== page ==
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Food additive de-listing: Seven synthetic flavoring substances scrapped in US amid carcinogen concerns

October 8, 2018
Consumer Packaged Goods

A batch of synthetic flavoring substances and flavor enhancers have been removed from the Food Additives List. The US Food & Drug Administration (FDA) is amending its food additive regulations in response to two food additive petitions, to no longer allow for the use of six flavoring substances including synthetically-derived benzophenone, ethyl acrylate, eugenyl methyl ether (methyl eugenol), myrcene, pulegone, and pyridine. The seventh synthetic flavor, styrene, is being de-listed but it has already been abandoned, according to the agency, and is no longer used by industry.

The FDA determined that the data presented in one of the petitions show that six of these synthetic substances caused cancer in laboratory animals under the conditions of the studies.

The food industry has been given two years to reformulate their products to eliminate six of the seven chemicals.

These substances are being removed from the food additive regulations under the Delaney Clause of the Federal Food, Drug, and Cosmetic Act (FD&C Act) (section 409(c)(3) of the FD&C Act). This clause, enacted in 1958, requires that the FDA cannot find as safe; i.e., cannot approve, the use of any food additive that has been found to induce cancer in humans or animals at any dose.

“Although we are amending our food additive regulations for these synthetic flavoring substances in accordance with the Delaney Clause, the FDA’s rigorous scientific analysis has determined that they do not pose a risk to public health under the conditions of their intended use,” says the FDA.

“The synthetic flavoring substances that are the subject of this petition are typically used in foods available in the US marketplace in very small amounts and their use results in very low levels of exposures and low risk.”

“While the FDA’s recent exposure assessment of these substances does not indicate that they pose a risk to public health under the conditions of their intended use, the petitioners provided evidence that these substances caused cancer in animals who were exposed to much higher doses. As such, the FDA is only revoking the listing of these six synthetic flavorings as a matter of law. The FDA has concluded that these substances are otherwise safe.”

Each of these synthetic substances has a natural counterpart in food or natural substances used to flavor foods. The FDA’s revocation of the listings providing for the use of these synthetic flavoring substances and adjuvants does not affect the legal status of foods containing their natural counterparts or of flavoring substances extracted from such food, often labeled as “natural flavors.”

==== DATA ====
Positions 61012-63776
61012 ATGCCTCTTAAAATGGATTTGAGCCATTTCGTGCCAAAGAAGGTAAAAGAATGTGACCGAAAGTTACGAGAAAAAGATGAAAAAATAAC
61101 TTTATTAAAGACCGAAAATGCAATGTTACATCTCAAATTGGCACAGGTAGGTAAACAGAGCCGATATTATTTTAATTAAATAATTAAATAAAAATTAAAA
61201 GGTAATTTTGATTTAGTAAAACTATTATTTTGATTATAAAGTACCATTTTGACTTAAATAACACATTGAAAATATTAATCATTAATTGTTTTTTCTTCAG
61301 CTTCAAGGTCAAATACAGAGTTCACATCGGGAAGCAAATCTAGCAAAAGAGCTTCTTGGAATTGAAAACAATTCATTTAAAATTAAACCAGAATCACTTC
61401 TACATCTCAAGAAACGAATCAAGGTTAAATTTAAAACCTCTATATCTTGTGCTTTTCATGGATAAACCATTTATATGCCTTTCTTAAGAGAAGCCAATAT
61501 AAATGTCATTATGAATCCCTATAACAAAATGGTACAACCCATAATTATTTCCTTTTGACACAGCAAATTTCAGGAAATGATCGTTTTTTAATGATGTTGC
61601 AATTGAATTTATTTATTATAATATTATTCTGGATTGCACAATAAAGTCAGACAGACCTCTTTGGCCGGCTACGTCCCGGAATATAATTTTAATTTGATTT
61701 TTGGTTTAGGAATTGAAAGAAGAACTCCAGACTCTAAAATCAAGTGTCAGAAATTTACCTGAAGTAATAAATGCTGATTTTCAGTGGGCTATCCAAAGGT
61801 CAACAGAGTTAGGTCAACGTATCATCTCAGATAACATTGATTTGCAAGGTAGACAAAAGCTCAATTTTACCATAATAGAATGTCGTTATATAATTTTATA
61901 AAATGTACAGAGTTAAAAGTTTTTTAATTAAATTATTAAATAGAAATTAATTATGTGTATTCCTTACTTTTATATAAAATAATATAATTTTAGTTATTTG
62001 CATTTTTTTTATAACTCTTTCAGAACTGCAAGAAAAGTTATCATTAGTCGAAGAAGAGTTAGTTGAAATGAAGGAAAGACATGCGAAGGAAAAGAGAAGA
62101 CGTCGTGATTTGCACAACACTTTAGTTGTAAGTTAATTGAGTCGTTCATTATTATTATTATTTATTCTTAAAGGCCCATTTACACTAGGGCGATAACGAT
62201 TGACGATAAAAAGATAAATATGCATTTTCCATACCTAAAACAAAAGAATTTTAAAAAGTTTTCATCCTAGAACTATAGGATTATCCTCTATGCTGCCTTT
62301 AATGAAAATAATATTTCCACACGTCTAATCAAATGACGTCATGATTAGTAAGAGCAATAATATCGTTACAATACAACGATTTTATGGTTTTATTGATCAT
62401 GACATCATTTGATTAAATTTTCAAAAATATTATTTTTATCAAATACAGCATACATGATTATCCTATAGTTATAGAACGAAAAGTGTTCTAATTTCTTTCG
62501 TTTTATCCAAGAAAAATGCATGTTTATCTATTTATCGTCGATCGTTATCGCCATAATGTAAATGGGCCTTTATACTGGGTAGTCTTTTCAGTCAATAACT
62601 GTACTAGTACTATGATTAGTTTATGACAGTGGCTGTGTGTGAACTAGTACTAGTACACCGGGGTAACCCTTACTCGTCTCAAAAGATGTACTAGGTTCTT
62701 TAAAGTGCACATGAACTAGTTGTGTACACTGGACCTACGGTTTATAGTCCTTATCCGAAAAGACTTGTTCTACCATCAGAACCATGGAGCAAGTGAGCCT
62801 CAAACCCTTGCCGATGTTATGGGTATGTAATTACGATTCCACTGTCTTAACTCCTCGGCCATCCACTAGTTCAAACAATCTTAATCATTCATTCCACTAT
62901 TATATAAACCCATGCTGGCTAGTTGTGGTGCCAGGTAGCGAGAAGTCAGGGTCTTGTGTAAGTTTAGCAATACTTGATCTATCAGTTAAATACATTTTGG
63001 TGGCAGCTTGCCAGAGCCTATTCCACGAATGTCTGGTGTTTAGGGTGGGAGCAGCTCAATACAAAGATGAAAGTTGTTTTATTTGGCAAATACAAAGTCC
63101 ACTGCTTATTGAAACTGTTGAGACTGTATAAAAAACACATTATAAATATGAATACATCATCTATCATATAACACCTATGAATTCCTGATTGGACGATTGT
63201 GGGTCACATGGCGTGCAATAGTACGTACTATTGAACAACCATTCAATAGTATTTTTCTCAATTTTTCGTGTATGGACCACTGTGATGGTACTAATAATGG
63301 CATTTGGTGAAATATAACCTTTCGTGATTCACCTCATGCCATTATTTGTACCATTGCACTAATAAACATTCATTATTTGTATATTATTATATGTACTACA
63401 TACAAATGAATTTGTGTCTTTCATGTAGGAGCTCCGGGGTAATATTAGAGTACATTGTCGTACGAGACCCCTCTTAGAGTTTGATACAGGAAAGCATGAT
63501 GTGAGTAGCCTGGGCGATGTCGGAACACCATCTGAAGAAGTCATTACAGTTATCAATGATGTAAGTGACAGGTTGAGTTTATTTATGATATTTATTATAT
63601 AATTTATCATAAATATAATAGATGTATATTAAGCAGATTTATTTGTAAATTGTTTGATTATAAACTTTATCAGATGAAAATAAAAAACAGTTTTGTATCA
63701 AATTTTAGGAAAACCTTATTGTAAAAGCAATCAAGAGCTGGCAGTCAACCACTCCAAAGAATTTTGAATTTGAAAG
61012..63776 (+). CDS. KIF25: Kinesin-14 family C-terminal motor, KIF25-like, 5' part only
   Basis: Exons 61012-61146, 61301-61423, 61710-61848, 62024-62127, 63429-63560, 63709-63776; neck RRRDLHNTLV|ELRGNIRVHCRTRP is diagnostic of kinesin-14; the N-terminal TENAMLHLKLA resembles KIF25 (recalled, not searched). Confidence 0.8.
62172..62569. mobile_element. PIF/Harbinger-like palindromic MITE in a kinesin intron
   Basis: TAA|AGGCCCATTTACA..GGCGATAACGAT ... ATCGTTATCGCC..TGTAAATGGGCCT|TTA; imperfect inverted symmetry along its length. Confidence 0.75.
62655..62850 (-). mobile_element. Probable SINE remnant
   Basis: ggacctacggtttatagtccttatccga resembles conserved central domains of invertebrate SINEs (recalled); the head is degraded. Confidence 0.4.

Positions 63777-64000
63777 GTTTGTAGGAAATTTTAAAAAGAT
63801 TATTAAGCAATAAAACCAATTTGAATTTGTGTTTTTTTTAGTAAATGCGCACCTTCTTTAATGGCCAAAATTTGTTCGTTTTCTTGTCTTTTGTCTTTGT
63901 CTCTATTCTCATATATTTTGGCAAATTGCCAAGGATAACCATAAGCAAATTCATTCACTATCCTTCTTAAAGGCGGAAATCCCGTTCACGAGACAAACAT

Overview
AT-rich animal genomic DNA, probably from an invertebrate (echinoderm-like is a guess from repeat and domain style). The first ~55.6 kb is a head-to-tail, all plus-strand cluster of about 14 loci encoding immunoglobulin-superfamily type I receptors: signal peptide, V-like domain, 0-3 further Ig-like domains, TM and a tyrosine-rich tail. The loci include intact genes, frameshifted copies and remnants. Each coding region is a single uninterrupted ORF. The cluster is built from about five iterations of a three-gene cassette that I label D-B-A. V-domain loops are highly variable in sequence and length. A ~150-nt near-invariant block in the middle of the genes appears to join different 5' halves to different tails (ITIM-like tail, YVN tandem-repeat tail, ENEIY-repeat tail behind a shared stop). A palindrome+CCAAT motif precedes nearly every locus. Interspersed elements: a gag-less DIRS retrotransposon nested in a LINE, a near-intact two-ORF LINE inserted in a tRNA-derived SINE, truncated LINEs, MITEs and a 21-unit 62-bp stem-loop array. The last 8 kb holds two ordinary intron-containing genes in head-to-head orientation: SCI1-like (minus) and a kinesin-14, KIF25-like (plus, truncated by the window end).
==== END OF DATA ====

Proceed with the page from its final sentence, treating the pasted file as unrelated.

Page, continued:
Based on the evidence presented by the petitioners that benzophenone causes cancer in animals, the FDA also is amending the food additive regulations to no longer provide for its use as a plasticizer in rubber articles intended for repeated use in contact with food.

The petition was submitted to the FDA by Breast Cancer Fund, Center for Environmental Health, Center for Food Safety, Center for Science in the Public Interest, Consumers Union, Environmental Defense Fund, Environmental Working Group, Improving Kids’ Environment, Natural Resources Defense Council, WE ACT for Environmental Justice, and James Huff.

In response to a separate food additive petition from the Styrene Information and Research Center, the FDA is also amending its food additive regulations to no longer allow for the use of styrene as a synthetic flavoring substance and adjuvant because the industry has abandoned this use.

“For the other six synthetic flavoring substances, the FDA will provide 24 months from the publication of the rule in the Federal Register for companies to identify suitable replacement ingredients and reformulate their food products,” continues the FDA.

Centre for Science in the Public Interest (CSPI) Policy Director Laura MacCleery says the Food and Drug Administration’s decision to remove the synthetic flavorings, variously used in drinks, candy, ice cream, and other foods, from its list of approved food additives, is an “important victory for consumer confidence.”

“The move is in response to a 2016 petition filed by Environmental Defense Fund, Natural Resources Defense Council, CSPI, and other organizations, and a subsequent lawsuit to prompt an agency response that was filed on our behalf by Earthjustice earlier this year,” she says. “The flavorings were listed by FDA as safe to use in food in the 1960s, based on the science then available to the agency.”

“Since that time, they had been tested and determined to have evidence of carcinogenicity by FDA’s sister agency, the National Toxicology Program. By law, FDA is required to withdraw approvals for the use of a substance where there is evidence that the substance is a carcinogen.”

By: Food Ingredients First

Source: Food Ingredients First

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